Retail Merchandiser - March/April 2017 - 51
to pin down what was a good fit for
their products. But the licensing team
has partnered with a trend agency to
help licensees find the right matches. "Now we can package and put
together themes that the licensees can
draw from," Sizeland says.
This gives licensees different styles
to work from one season to the next.
Sizeland notes that these can range
from European designs to those from
the Middle East. "We work with
them and ensure the scale of the
pattern is absolutely appropriate for
the product it's applied to," she says.
For example, the museum is pre-
paring a major exhibition of ocean
liners in collaboration with The Peabody Essex Museum in Salem, Mass.
"We are tapping into the golden age
of travel," she says, noting that the
V&A will display its collection of textiles, furniture, flatware and evening
ensembles from the 1920s and 1930s.
"Those can be applied to a wide
variety of companies and their products," Sizeland says, naming manufacturers of furnishing fabrics, rugs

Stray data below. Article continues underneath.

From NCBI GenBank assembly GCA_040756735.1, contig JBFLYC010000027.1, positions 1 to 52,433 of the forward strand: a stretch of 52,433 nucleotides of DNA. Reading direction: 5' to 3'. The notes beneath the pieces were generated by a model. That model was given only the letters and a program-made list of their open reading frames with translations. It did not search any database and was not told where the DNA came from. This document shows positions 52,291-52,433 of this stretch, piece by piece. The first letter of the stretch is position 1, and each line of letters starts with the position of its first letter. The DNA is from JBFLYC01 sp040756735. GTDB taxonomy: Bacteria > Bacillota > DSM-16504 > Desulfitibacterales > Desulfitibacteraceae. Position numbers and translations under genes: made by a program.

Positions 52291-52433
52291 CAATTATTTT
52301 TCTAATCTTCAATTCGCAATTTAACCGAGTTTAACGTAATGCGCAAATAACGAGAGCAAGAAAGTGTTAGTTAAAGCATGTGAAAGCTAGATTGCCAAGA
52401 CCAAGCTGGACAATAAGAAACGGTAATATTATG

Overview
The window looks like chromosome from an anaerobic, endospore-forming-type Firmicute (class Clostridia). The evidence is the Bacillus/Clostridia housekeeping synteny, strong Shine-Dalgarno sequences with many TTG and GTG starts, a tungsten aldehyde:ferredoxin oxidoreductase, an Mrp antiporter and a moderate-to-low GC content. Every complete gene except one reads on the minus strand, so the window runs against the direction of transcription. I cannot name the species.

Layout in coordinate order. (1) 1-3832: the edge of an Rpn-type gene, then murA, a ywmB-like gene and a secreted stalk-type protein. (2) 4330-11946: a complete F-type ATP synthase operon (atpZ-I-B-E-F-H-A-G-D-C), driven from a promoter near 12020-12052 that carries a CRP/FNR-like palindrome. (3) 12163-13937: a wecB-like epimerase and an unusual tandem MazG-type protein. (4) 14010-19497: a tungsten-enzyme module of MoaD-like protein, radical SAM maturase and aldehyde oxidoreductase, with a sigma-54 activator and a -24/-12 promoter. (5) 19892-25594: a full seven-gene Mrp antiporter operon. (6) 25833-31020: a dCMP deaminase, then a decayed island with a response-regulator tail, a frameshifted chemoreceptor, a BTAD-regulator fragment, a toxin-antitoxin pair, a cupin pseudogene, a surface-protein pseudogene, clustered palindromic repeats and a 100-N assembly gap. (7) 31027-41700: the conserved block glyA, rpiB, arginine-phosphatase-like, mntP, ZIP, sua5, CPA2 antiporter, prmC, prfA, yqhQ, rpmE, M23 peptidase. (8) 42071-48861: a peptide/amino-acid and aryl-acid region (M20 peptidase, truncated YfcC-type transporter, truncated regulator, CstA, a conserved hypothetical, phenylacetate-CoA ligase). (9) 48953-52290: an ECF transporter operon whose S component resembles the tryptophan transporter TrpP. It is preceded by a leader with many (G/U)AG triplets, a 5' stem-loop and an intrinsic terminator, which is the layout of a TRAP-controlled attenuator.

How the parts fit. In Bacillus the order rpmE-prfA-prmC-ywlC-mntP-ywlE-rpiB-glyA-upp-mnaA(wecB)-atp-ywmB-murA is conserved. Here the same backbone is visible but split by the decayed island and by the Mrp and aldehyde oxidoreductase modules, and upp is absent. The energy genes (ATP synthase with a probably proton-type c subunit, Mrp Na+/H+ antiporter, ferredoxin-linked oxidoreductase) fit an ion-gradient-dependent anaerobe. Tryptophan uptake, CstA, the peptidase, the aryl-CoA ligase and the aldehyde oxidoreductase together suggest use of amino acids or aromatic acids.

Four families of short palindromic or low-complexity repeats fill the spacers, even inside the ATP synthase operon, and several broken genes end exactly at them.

and travel accessories as examples.
"We can provide ideas and inspiration
from our archives.
"The licensees are getting what they
want," she says. "It's also enabling us
to share the archive with consumers
in a way that we think is beautiful
and carefully thought through."
The V&A plans to explore new
categories for products as well as new
territories, Sizeland says. "For example, in Korea, we have two licensees
at the moment, with one in bedding
and one in jewelry," she says. "We're
also hoping we can expand in fashion,
apparel and more table-top ceramics."
The museum also is developing a
relationship with a licensee in China.
"We're hoping we can build a program there, so we'll be looking for the
right agent to look at that territory,"
she says. O